More broadly, gaps in registration and access to ID stem from a variety of factors: complicated registration processes difficult to navigate, fees that some cannot afford to pay, and constraints on time and mobility, particularly facing women and girls. As described by panelist Tazeen Hasan, working with the World Bank Group’s Women, Business, and the Law, 10 countries still impose legal restrictions on married women trying to obtain ID that do not apply to men. These types of restrictions have real consequences; women without ID have more difficulty getting a loan, so we see linkages between gender discriminatory laws, lack of access to ID, and barriers to women’s economic empowerment.
Why do CRVS and ID matter for gender equality?
As you may have already guessed, CRVS and ID are fundamental because they give people the ability to do everything that requires proof of identity—vote, claim entitlements, inherit property, and access financial services among other things, as well as get taken into account when policymakers use national and subnational statistics to inform the design and implementation of government projects and programs. Although CRVS and ID have a vital role for both men and women, both are arguably more important for women because of the many constraints they face, including gender discrimination and increased vulnerability to early marriage, widowhood or divorce, which lack of registration and legal identity help to entrench.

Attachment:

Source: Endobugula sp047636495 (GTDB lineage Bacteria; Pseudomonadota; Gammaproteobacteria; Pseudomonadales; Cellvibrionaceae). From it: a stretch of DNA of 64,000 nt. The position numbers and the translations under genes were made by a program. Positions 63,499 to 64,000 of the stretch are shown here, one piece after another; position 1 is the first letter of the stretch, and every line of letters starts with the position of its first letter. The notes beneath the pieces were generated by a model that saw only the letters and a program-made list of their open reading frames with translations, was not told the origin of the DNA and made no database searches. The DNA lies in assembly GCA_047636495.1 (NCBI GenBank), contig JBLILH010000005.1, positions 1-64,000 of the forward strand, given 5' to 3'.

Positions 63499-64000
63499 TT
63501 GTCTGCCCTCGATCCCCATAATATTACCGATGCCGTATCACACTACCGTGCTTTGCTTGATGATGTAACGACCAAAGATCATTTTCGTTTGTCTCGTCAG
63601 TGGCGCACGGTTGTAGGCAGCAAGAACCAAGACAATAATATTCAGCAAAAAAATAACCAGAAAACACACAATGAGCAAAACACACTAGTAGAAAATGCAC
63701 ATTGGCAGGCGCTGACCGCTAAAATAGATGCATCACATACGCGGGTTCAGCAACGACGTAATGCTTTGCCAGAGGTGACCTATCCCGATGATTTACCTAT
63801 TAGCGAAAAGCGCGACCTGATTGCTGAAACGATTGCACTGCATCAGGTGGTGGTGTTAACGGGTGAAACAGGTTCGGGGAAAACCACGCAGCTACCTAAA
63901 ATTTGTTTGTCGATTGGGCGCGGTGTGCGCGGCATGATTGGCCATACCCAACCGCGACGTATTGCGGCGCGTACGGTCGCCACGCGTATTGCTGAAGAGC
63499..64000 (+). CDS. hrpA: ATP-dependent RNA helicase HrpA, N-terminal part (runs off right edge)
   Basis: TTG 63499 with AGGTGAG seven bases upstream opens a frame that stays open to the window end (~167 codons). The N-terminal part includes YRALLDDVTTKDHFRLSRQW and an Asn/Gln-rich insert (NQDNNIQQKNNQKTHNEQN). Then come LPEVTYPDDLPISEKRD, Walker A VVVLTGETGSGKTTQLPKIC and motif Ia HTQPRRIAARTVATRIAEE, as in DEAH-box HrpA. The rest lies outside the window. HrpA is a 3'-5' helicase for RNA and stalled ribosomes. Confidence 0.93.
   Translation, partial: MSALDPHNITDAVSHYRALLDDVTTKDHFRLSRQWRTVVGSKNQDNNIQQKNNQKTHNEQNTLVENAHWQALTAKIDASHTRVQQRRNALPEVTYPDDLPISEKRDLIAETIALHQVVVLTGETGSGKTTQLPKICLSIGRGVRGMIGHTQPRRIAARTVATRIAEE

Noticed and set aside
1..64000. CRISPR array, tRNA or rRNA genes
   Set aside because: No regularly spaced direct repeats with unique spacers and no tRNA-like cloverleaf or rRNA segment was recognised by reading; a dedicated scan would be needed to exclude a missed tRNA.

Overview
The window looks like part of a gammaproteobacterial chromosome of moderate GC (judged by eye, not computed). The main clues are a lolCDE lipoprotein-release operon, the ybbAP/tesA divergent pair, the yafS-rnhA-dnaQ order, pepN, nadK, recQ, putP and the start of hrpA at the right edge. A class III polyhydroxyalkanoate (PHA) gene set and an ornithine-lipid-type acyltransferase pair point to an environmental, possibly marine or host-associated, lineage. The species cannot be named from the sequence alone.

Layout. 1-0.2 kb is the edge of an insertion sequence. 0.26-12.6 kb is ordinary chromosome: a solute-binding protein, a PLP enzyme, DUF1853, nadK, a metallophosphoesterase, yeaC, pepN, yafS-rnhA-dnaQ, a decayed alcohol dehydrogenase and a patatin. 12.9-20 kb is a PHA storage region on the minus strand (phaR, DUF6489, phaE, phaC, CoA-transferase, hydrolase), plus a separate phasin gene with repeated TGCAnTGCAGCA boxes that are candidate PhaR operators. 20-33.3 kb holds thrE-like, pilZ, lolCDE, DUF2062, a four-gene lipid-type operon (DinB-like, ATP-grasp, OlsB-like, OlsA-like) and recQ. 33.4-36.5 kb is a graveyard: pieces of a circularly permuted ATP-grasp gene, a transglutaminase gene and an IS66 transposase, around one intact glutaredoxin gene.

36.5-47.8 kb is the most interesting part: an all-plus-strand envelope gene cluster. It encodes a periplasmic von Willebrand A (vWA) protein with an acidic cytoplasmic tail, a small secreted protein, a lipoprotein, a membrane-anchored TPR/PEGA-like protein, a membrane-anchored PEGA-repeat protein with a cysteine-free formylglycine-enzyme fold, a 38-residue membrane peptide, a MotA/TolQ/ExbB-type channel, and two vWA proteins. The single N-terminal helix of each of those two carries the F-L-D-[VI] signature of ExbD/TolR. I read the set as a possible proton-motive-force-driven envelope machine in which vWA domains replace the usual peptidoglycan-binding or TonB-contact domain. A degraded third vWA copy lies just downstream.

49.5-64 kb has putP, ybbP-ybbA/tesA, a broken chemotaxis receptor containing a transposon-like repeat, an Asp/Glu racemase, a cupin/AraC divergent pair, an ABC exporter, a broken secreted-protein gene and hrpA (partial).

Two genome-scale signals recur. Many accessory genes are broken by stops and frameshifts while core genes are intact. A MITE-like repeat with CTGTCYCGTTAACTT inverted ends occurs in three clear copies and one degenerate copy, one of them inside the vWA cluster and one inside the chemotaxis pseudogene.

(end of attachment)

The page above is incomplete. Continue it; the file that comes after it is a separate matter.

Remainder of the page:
Take this example from Emily Pryor, senior director of Data2X and a moderator at the event:
“There is a considerable gap in marriage data which is often ignored. We talk a lot about birth registration, ID, and death registration, but marriage registration (and marriage data) has significant implications for girls and women including: legal backing against child marriage, property and inheritance rights, full inclusion in economic and political processes, and, in some cases, the ability of women to register the births of their children. Data2X will be focusing on this issue as a critical gap which must be addressed for gender equality and women’s empowerment.”
Lucia Hanmer, lead economist in Gender and Development at the World Bank, explained in further detail the important role that CRVS and legal ID can play in preventing child marriage, stating: “Unless you can actually prove how old the girl is getting married, you can’t enforce the law.” If a girl is legally registered with the state, it makes it more difficult for her and her family to slip under the radar and circumvent laws that prohibit child, early and forced marriage (CEFM).
Where do we go from here?
Now that we understand some of the current gender gaps in CRVS and ID, and the importance of improving CRVS and ID systems, how can we make sure progress is made? Our speakers offered a variety of suggestions, including:
Maximize use of existing data, while collecting more. Romesh Silva pointed to the fact that “there’s a lot of talk about collecting new data, but there is also a huge need to process and report existing data.”
Acknowledge that CRVS and ID are complements rather than substitutes, and proceed accordingly. CGD Senior Fellow Alan Gelb discussed the possibilities for combining CRVS and ID systems, in order for the two (which often operate in separate silos) to mutually reinforce one another.
Innovate. From technologies such as biometrics to new methods like mobile registration units and other potential solutions described here, innovations that improve data collection and ID access will help to ensure universal CRVS and identification coverage.